By Nicole Walby
PHOTO BY NICOLE WALBY
Edgar Award-winning author Megan Abbott speaks to prospective writers at Heidelberg University Tuesday.
Megan Abbott, Edgar Award-winning author, visited Heidelberg University Tuesday, beginning with a master class where she discussed her struggles, inspirations and frustrations.
"To this day I still have trouble calling myself a writer," Abbott said.
Abbott grew up in Grosse Pointe, Mich. She described herself as a "compulsive reader. I was always the kid with their nose stuck in a book."
Abbott is part of the formerly male-dominated category of noir mystery novels.
"Some say the key is to write what you know, but more importantly, write what you are most interested in," Abbott said. "Immerse yourself in your subject."
The beginning of her inspiration came from her love of old Hollywood, gangster-noir films and true crime books.
"(These films) were part of my creative foundation," Abbott said. "Find what you are passionate about and make it contagious for your reader. Write from your gut and your heart, only good things can come from that."
Inspiration also comes from newspaper articles, Abbott said.
"There are elements that come from certain articles that stay with me," she said. "If it means that much to you, it is key."
Abbott has been a fan of true crime since she was a kid.
"I am obsessed with stories about women that kill," Abbott said.
For example, one of Abbott's novels, "Bury Me Deep," is a reworking of the notorious 1930s Winnie Ruth Judd murder case.
"There is a point where you have to take that element of a case and transform it to make it real and vivid for your reader," Abbott said.
Currently living in Queens in New York City, Abbott loves the city and spends her time in her studio writing.
During her free time, Abbott goes to films and loves watching TV series such as "Homeland" and "Breaking Bad" and taking long walks around the city.
As a writer, one has to read all the time whether good or bad, she said.
"Learning why a book fails as a reader is just as important than what thrills you."
There is a lot of discipline that a writer needs to have.
"You have to fight the distractions. I still have a hard time to just go and sit in the chair," Abbott said. "You have to learn to escape from your own head."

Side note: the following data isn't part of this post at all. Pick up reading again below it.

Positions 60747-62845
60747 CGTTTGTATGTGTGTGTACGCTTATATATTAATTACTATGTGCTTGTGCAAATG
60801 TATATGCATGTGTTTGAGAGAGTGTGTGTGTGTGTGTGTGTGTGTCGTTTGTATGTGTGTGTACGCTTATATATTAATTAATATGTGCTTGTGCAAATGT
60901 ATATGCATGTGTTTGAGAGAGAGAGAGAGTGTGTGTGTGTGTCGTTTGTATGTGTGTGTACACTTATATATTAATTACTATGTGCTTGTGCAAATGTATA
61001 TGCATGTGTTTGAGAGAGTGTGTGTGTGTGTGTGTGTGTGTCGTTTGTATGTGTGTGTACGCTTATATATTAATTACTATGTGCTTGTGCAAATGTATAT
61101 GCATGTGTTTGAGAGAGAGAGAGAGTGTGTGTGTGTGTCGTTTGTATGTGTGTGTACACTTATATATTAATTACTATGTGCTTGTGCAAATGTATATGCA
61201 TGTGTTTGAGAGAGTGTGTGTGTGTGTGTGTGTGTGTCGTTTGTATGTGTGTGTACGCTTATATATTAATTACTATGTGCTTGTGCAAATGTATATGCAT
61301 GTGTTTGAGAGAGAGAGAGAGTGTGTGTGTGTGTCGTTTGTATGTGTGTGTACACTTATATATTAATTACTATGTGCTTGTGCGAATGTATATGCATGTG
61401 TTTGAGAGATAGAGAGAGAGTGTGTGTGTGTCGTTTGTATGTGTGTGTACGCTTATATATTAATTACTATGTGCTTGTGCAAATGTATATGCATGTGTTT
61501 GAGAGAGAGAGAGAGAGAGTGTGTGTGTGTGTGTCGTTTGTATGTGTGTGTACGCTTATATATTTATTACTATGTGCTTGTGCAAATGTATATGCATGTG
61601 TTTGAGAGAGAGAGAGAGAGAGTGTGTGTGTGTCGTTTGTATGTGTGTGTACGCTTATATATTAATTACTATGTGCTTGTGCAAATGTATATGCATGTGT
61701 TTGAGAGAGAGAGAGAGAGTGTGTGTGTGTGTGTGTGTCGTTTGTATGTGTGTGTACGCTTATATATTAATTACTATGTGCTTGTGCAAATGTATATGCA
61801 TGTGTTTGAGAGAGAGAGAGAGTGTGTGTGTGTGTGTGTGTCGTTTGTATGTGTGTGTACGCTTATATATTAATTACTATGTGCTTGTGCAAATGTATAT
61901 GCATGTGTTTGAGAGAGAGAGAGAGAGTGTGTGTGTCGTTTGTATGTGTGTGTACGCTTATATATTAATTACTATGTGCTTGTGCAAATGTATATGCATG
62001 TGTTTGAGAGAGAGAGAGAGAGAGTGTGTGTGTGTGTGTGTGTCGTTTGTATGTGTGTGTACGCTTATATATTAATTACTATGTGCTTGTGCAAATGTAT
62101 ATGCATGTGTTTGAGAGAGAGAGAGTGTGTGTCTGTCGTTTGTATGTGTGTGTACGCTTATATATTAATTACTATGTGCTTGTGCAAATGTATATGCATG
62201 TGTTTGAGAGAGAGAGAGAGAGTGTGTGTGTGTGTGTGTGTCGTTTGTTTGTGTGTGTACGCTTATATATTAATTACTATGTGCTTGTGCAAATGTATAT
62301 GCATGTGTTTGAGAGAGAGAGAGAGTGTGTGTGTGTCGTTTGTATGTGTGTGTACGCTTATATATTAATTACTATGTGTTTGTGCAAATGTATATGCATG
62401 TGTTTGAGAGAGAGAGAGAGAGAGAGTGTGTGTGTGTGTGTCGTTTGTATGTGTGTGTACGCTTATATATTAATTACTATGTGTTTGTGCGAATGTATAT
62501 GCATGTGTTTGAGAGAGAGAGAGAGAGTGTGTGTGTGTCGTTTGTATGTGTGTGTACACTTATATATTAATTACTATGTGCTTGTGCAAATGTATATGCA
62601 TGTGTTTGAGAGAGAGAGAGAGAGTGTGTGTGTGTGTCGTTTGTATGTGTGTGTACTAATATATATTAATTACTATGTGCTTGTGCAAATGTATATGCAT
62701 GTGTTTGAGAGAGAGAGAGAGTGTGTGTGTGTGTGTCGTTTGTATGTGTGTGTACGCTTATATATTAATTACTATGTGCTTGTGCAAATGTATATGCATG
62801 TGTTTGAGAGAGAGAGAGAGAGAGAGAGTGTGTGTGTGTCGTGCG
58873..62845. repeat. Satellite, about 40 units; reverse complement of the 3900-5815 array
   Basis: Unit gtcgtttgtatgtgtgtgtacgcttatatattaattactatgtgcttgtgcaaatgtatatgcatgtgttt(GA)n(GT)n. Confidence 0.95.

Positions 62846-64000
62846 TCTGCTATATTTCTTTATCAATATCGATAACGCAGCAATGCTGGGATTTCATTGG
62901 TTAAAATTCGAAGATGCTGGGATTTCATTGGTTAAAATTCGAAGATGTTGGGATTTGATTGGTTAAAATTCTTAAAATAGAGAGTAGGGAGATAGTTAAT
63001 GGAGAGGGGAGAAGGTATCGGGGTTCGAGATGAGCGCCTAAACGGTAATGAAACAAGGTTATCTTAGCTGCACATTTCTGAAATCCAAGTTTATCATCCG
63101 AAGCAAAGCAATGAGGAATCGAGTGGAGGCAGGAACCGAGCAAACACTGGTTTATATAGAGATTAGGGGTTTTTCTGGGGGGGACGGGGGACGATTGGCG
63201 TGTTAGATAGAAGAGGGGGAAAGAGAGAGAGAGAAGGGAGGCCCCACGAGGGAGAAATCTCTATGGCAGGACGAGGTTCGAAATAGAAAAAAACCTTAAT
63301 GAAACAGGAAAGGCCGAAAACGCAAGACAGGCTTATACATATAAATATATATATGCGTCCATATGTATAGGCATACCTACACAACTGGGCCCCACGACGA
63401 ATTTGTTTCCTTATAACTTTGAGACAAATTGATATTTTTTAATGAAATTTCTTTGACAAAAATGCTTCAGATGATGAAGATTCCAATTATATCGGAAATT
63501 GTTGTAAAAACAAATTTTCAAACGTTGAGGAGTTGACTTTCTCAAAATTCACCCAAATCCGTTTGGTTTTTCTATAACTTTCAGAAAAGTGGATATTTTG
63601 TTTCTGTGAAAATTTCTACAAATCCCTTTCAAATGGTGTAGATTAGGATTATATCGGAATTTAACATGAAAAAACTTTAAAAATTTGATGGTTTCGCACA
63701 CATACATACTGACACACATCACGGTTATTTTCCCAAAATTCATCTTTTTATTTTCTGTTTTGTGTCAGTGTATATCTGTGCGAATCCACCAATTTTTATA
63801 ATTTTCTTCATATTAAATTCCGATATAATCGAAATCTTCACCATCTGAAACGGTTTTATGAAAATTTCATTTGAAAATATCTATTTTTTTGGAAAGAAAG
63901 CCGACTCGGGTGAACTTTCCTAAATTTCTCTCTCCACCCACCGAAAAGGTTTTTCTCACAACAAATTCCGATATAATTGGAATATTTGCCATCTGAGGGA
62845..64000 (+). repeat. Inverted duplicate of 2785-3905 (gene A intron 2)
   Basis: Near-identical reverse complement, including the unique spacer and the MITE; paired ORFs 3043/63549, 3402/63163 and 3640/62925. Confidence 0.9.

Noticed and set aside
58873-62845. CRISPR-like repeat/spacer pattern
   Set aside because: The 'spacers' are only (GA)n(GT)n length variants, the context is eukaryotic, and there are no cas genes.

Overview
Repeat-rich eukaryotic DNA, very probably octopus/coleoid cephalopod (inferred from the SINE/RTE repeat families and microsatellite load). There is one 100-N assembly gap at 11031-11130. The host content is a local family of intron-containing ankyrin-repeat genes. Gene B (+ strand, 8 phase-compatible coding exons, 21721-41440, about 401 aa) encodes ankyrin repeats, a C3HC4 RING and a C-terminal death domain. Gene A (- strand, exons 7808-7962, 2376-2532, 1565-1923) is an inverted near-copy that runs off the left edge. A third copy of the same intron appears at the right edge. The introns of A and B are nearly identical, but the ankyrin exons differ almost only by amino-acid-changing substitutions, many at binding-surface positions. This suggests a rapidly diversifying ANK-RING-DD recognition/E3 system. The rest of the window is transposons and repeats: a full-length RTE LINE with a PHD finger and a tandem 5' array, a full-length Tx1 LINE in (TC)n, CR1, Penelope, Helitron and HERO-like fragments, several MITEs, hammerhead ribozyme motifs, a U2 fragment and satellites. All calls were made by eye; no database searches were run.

Turning her writing over to her editor, Abbott said she is always scared.
"Nothing is perfect and you will have to write and rewrite over and over. In writing you will have to 'kill all your darlings,'" she said. "You have to be objective and find whether something serves the story."
Abbott graduated from the University of Michigan and received her doctoral degree in English and American literature from New York University. She has taught at NYU, the State University of New York and the New School University. She is to serve as the John Grisham Writer in Residence at The University of Mississippi.
Abbott is the author of the novels "Queenpin," "The Song Is You," "Die a Little," "Bury Me Deep" and "The End of Everything." Her latest novel, "Dare Me," was chosen by Entertainment Weekly and Amazon as one of the Best Books of 2012 and is to be turned into a motion picture through Fox 2000 Studios.
Writing a screenplay is compared to writing a book as an ocean beach of sand is to a thimble full of sand, Abbott said.
"It is like a blue print of your book. Things that work for a book do not work for a screenplay," Abbott said.
Abbott also spent the day in Doug Collar's American mystery and noir fiction class and Ruth Wahlstrom's class, literature by women. She ended her visit with a reading from one of her novels and discussing her career, followed by a book signing.
This event was sponsored by the English Department, Bryenton Center for the Honors Program and a grant from Jean (Warren) Gekler and Brooks Gekler.